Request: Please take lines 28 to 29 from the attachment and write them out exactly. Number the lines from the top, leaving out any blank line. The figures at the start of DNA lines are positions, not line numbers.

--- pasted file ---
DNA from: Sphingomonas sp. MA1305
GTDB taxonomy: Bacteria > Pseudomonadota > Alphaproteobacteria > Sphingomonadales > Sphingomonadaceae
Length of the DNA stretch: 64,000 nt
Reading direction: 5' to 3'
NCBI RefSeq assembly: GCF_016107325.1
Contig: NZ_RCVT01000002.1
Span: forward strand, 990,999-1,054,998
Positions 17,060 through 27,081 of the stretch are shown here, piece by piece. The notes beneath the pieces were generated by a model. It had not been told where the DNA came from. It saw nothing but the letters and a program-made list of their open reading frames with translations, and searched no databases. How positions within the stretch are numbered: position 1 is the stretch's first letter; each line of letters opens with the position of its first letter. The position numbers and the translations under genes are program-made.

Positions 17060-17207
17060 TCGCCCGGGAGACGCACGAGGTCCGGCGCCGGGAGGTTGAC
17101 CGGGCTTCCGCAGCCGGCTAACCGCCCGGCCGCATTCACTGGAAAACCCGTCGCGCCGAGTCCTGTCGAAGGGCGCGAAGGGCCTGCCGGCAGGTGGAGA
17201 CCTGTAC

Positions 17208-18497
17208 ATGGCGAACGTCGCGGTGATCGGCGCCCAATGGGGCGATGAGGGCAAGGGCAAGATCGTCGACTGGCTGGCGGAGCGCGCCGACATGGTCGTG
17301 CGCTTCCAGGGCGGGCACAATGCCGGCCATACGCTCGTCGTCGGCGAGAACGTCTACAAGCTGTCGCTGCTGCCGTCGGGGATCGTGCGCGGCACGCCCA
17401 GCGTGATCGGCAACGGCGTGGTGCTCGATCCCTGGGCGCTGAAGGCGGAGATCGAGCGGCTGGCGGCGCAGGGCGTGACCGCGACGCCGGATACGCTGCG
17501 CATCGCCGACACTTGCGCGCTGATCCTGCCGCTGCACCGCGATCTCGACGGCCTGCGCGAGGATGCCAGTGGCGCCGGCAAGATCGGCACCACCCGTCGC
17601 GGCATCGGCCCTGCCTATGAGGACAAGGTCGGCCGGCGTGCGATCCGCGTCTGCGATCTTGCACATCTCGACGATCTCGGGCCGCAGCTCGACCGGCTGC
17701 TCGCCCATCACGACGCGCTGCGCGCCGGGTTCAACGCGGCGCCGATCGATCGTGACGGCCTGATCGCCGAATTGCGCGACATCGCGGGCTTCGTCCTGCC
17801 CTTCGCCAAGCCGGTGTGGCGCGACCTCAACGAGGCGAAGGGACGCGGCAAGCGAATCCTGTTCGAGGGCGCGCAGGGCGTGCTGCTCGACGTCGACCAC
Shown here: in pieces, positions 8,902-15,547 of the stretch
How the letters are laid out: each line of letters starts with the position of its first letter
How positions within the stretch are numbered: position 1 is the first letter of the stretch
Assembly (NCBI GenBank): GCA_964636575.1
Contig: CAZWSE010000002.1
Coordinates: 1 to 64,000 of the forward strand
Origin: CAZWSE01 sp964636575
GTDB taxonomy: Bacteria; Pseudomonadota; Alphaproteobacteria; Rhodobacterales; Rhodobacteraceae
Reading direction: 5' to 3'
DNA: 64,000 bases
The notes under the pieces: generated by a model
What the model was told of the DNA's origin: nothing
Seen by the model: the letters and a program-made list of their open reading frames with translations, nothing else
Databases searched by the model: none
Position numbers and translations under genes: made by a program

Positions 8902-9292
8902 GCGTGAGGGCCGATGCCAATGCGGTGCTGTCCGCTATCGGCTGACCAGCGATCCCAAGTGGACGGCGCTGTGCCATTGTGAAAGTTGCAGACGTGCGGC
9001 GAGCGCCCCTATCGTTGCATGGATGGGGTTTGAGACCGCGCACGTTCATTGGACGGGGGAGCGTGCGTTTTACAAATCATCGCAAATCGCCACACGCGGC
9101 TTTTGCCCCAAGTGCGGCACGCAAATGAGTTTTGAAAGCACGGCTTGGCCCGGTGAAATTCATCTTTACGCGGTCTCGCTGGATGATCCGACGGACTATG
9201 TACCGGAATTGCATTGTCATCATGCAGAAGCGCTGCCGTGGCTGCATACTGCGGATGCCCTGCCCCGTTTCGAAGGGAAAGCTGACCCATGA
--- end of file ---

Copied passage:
GTDB taxonomy: Bacteria; Pseudomonadota; Alphaproteobacteria; Rhodobacterales; Rhodobacteraceae
Reading direction: 5' to 3'